[] https://zzz.dog/api#anchor-addchild


Does this library support dynamic rendering? I tried to add extra elements to the illustration after rendering it to the canvas and it doesn't appear to work. I might be using the API incorrectly though - is the idea that you can use this library to produce a static model which can then be transformed (eg. rotated), but can't be extended after the first render?


Did you try to call updateGraph() after adding elements? It seems like it should do the trick.

[] https://zzz.dog/api#anchor-updategraph


This was my initial attempt using an Illustration https://codepen.io/anon/pen/NVORrZ

This is my 2nd attempt using the docs you linked https://codepen.io/anon/pen/QRZKxy?editors=0010

What do you think - is updateGraph + render supposed to work more than once?


No, the underlying flatgraph (which is used to generate the drawing commands) is cached and only updated on first call. Reset it by calling

  scene.updateFlatGraph();
after adding new shapes, before updating the graph & rendering

(see https://github.com/metafizzy/zdog/blob/master/js/anchor.js#L...)

edit: made an issue https://github.com/metafizzy/zdog/issues/21


Cheers!


Are there similar libraries for charting and plotting data? That would be super useful for visualizing complex datasets - in a 3d space.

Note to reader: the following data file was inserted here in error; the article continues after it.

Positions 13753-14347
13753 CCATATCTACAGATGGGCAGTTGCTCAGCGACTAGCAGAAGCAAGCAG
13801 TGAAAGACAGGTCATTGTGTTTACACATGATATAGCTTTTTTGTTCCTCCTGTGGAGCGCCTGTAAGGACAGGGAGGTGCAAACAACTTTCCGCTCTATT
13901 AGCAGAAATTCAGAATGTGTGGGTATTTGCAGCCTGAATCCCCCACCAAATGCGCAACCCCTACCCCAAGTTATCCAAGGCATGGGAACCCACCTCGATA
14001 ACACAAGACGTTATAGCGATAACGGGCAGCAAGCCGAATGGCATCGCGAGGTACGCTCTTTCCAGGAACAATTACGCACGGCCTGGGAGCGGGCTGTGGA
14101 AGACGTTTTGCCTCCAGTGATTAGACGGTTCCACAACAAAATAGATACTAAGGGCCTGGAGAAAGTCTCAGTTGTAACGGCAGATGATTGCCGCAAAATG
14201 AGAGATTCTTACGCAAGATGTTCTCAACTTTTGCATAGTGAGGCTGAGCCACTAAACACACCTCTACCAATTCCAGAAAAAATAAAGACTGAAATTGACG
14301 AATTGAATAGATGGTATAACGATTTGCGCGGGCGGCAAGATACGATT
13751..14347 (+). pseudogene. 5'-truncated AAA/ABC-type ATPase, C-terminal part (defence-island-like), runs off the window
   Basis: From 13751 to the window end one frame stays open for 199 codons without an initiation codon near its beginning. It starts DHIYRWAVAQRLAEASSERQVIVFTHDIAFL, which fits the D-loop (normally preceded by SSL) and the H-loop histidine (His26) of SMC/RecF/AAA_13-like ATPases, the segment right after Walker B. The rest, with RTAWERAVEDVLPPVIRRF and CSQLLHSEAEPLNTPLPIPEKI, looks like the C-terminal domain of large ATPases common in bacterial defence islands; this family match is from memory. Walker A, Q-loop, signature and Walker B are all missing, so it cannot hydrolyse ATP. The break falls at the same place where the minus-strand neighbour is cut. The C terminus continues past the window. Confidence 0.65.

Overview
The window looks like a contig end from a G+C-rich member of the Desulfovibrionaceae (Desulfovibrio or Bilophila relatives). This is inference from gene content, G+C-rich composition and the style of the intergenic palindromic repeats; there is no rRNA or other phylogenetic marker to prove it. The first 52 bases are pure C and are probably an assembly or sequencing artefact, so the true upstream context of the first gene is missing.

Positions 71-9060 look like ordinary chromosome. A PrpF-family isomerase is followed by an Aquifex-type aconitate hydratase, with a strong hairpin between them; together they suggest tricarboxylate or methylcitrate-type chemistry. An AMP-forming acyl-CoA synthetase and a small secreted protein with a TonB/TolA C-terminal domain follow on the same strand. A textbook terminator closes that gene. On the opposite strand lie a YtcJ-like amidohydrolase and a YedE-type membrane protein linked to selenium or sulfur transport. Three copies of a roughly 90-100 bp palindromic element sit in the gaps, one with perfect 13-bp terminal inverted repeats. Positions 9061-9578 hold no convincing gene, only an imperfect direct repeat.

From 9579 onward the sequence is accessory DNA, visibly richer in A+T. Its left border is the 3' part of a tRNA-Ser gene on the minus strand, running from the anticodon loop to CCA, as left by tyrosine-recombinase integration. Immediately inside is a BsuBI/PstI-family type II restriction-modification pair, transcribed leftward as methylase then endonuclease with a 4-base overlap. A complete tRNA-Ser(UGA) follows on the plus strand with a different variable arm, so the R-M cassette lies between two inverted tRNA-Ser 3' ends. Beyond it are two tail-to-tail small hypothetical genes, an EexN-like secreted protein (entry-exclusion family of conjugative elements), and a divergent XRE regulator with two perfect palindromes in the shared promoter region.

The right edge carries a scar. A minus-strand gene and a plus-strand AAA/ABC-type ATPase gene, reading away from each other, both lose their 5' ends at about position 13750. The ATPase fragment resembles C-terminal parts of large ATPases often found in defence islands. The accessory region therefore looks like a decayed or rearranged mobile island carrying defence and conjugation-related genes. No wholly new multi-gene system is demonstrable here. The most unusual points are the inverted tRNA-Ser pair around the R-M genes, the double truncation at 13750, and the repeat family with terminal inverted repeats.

I found vpython extremely helpful for visualizing an aerodynamic model of one of our parachute systems at work

https://vpython.org/


Is this something I can use locally or in Jupyter or do I have to use GlowScript?


This is a great question, the whole GlowScript vs. VPython thing is really confusing and I feel presented in a complicated way on their site. It works great in plain old Jupyter and also from plain old python. If you use it in non-Jupyter Python, it'll launch a web server and browser to play the animation.


Thank you, it really wasn’t clear.


You could just use Zdog for it...

https://observablehq.com/@jrus/munsell-spin


This is amazing. The examples are great and feel amost too easy.

I hope I get the chance to use it.


Same. I kind of wish I had a need for this sort of thing.

Without this sort of library I would have zero chance of building this myself. Amazing.


> I kind of wish I had a need for this sort of thing.

Just Do It. Over some coffee instead of loading HN.